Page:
Is there a greater beast than gentrification; a greater erasure of time, memory, heritage? Rhetorically, the answer beckons an unequivocal “no.” In the hands of director Joe Talbot, The Last Black Man in San Francisco portrays the relentless crime of community disintegration at the hands of upper-class Whites.
The film follows Jimmy Fails IV, a skateboarding black male with an overpowering affection for the Victorian home his grandfather built. The former childhood home — now owned by an elderly White couple —is oddly maintained by Jimmy. He paints the windowsill whenever previous coats chip or wear, much to the elderly couple’s chagrin. Jimmy, ostracized from a building that personifies his very being: with two absentee parents — masquerading as reverence, desperately clings to a “past in the past, [and possibly,] a past in the future.”
He’s joined by his best friend Prentice (Jonathan Majors), an eccentric playwright and sketcher who’s mercilessly bullied by local corner hustlers. Prentice talks to himself, acts out scenes, and pretends he’s a director. Majors draws a wellspring of emotional spontaneity — a vulnerability, a sadness, an energetic explosion of distress and freedom. His character is giving to a fault, narrating television shows to his blind grandpa (Danny Glover), while striving to understand and empathize with those who mean to do him the most harm.
When the mansion is vacated by the previous owners, Jimmy decides to surreptitiously reclaim the house his grandfather built by moving in. The effort is both a plea and call to action, recreating an abandoned past by the simple act of moving back to a neighborhood.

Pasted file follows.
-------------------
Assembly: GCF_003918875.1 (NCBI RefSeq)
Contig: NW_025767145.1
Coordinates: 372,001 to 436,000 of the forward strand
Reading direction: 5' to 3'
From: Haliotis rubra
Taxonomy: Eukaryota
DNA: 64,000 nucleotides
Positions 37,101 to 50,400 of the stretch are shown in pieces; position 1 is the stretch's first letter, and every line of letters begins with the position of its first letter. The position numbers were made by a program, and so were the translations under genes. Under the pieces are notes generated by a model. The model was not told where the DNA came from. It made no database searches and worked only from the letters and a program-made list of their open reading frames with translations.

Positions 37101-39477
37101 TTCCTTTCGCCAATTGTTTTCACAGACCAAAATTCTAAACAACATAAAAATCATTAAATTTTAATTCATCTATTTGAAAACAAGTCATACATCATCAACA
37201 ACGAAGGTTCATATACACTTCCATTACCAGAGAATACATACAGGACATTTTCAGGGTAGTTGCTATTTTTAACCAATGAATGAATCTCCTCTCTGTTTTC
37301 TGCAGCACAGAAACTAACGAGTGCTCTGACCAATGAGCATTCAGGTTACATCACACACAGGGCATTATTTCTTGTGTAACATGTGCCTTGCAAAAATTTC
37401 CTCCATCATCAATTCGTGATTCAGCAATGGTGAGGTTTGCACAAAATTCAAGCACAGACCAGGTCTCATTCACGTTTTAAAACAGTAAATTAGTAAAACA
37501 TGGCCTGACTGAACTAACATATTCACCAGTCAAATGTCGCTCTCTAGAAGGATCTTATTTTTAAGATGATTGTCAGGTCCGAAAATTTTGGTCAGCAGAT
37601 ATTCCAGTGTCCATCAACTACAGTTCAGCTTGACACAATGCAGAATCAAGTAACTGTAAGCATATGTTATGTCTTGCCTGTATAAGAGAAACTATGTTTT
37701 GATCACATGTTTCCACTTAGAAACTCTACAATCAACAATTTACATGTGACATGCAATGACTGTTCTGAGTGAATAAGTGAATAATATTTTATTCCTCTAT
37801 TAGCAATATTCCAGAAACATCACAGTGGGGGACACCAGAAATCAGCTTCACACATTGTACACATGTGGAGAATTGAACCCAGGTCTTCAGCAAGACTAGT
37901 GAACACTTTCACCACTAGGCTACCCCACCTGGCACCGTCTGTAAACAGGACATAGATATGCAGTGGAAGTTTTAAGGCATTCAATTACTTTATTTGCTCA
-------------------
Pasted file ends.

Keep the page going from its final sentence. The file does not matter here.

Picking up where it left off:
The Last Black Man in San Francisco actualizes a heritage where owning a home was a badge of honor, especially for African-American service men returning home from the war without the same loans offered to their White counterparts. The very idea of a black man building his very own home spits in the face of redlining practices that overtly dominated the 50s and 60s. This is echoed byt the out-of-time nature of the protagonists – Jimmy and Prentice are themselves dressed in the past, costumed as though they’re from the 60s with flannels and corduroy blazers. The film’s nostalgia is furthered by the use of hippie-era soul and folk that often evoke San Francisco’s cultural heyday.
Talbot employs beautiful long tracking shots of Jimmy skateboarding through his neighborhood and in-and-out of the San Franciscan streets. As Prentice runs alongside of him, Jimmy rides past the corner preacher, the local hustlers, the polluted bay, the overflow of life on his streets. The screen explodes with breath-taking natural lighting, an uplifting and operatic score, and a pallet of color within the neighborhood that evokes a connectivity–a community.
With many sumptuous sequences, unfortunately there are several that weigh down the film. The inclusion of Jimmy’s mother and the corner hustlers could have easily been reduced or entirely eliminated. While the film examines cultural erasure, there’s a third eye examining the environmental. That eco-critical component is never fully realized past the rousing opening sequence of Jimmy and Prentice skateboarding. The earnestness of the film tumbles out of control, making for an overwrought and draining experience that too often relies on harangues.
Still, The Last Black Man in San Francisco is ambitious. Some of the elements work, others don’t. But when they do materialize, the previous “failures” evaporate into a jubilant and operatic marvel.
Images ‘Courtesy of Sundance Institute.’